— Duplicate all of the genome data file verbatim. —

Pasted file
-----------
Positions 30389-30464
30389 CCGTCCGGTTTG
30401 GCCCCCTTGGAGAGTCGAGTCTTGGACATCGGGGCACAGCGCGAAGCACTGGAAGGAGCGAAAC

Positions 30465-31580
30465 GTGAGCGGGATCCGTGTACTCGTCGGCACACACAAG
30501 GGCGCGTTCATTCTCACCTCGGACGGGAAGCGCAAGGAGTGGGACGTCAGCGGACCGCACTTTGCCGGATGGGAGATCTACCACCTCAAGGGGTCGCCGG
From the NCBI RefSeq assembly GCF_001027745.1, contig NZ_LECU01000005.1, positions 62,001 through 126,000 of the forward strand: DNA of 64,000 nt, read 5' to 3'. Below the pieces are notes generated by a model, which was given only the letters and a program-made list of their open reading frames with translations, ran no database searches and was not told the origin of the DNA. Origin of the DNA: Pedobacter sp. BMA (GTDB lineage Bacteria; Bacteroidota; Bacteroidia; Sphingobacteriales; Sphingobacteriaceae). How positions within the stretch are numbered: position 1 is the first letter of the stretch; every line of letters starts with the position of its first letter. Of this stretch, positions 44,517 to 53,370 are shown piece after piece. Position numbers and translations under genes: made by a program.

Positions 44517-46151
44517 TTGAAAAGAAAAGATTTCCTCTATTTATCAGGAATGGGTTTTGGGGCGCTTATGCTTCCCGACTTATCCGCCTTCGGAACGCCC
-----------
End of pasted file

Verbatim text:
Positions 30389-30464
30389 CCGTCCGGTTTG
30401 GCCCCCTTGGAGAGTCGAGTCTTGGACATCGGGGCACAGCGCGAAGCACTGGAAGGAGCGAAAC

Positions 30465-31580
30465 GTGAGCGGGATCCGTGTACTCGTCGGCACACACAAG
30501 GGCGCGTTCATTCTCACCTCGGACGGGAAGCGCAAGGAGTGGGACGTCAGCGGACCGCACTTTGCCGGATGGGAGATCTACCACCTCAAGGGGTCGCCGG
From the NCBI RefSeq assembly GCF_001027745.1, contig NZ_LECU01000005.1, positions 62,001 through 126,000 of the forward strand: DNA of 64,000 nt, read 5' to 3'. Below the pieces are notes generated by a model, which was given only the letters and a program-made list of their open reading frames with translations, ran no database searches and was not told the origin of the DNA. Origin of the DNA: Pedobacter sp. BMA (GTDB lineage Bacteria; Bacteroidota; Bacteroidia; Sphingobacteriales; Sphingobacteriaceae). How positions within the stretch are numbered: position 1 is the first letter of the stretch; every line of letters starts with the position of its first letter. Of this stretch, positions 44,517 to 53,370 are shown piece after piece. Position numbers and translations under genes: made by a program.

Positions 44517-46151
44517 TTGAAAAGAAAAGATTTCCTCTATTTATCAGGAATGGGTTTTGGGGCGCTTATGCTTCCCGACTTATCCGCCTTCGGAACGCCC